Retaining two metres between adults who do not yet meet the criteria for exemption from self-isolation will help to reduce the risk that they are identified as a close contact. (The definition of a contact is explained in section 8 of Public Health Scotland’s contact tracing guidance.)
All staff rooms, canteens, bases and offices should be reconfigured to ensure the physical distancing rule is able to be maintained. Where there is not sufficient space to support distancing, for example in staff rooms, offices or work areas, risk assessments should be carried out, and consideration should be given to measures such as limiting the number of adults in any one space at any one time, staggering staff breaks, creating additional staff work or welfare areas, use of rotas to manage access to spaces, and the use of face coverings etc.
Learning from outbreaks across a range of sectors suggests that lapses in adherence to physical distancing can occur when staff take breaks from work and mix with colleagues outside or in staff rooms and other social areas. Staff should be reminded that the requirements to physically distance applies at all times, including during breaks and before and after sessions. The only exception to this is for staff who live in the same household, have formed an extended household in accordance with the guidance or where there are health and safety reasons why staff have to come within the required physical distance.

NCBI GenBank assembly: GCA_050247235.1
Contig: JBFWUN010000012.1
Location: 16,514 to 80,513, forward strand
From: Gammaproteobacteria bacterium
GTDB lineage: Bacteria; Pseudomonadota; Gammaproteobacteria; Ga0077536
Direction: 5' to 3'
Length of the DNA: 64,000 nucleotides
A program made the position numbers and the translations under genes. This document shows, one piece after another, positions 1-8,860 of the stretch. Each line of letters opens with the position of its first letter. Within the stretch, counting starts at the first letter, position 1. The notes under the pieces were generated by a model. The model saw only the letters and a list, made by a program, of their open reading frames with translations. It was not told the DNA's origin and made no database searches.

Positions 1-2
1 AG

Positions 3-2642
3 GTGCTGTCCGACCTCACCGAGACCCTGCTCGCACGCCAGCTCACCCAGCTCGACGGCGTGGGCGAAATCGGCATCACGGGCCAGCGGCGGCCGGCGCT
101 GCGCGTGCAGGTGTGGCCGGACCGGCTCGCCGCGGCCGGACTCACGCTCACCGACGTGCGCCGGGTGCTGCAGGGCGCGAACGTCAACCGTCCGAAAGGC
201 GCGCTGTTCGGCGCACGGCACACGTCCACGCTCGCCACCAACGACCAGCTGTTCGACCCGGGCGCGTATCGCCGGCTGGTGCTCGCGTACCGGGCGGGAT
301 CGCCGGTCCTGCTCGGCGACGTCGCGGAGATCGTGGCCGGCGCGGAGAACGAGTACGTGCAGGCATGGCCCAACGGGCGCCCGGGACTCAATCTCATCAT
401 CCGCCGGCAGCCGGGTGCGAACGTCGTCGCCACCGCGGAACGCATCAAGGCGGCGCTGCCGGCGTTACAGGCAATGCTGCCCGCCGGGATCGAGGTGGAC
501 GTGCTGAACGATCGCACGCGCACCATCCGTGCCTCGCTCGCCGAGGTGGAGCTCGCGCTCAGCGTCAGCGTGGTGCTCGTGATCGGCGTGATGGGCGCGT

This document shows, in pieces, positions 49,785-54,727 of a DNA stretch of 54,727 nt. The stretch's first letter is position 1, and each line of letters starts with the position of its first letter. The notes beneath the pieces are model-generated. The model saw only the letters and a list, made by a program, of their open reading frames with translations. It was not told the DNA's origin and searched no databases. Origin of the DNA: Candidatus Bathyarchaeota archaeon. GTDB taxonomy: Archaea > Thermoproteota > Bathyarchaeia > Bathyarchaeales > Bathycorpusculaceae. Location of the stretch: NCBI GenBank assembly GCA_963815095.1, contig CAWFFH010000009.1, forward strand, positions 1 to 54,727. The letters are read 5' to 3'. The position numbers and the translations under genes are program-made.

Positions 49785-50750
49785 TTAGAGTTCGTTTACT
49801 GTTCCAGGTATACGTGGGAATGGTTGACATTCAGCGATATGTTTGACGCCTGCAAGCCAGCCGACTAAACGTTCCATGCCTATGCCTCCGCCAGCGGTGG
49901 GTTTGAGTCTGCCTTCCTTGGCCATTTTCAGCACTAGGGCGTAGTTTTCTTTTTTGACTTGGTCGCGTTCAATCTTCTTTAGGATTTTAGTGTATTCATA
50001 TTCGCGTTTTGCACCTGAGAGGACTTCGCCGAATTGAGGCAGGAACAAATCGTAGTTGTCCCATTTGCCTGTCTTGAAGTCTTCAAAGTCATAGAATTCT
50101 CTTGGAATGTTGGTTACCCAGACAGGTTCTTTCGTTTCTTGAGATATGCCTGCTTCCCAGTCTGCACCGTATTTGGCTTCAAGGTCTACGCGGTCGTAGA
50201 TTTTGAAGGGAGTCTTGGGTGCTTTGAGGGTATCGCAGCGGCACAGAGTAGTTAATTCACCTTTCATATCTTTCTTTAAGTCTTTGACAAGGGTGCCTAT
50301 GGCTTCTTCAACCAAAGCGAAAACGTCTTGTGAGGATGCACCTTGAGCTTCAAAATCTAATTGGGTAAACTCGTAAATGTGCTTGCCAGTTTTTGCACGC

The experience of providers since reopening shows that use of physical distancing will reduce the overall number who need to isolate in the event of a child or staff member becoming ill with COVID-19.
Limiting children’s contacts
Now that we have moved to protection levels, the Advisory Sub-Group on Education and Children’s Issues have recommended that the size of cohorts can vary according to the protection level in which the setting is located.
Although the size of the group can vary with protection level, at all levels consistency of groups is important, and children should remain within the same groups wherever possible.
In protection Level 0 and below, there is no requirement to separate groups when they are outdoors. Settings should make as much use of outdoor space as possible as the risk of transmission is lower outside than it is in indoors. Groups can be mixed when outdoors where that makes it easier to maximise the time children spend outdoors.
The appropriate size of groups will depend on the age and overall number of children and the layout of the setting. The general approach should be to minimise the size of groups where possible. Large indoor groupings should be avoided.
Table 3: cohorting of children
Level 0 and below
Level 4/Stay local
The only restriction on group size is registration capacity.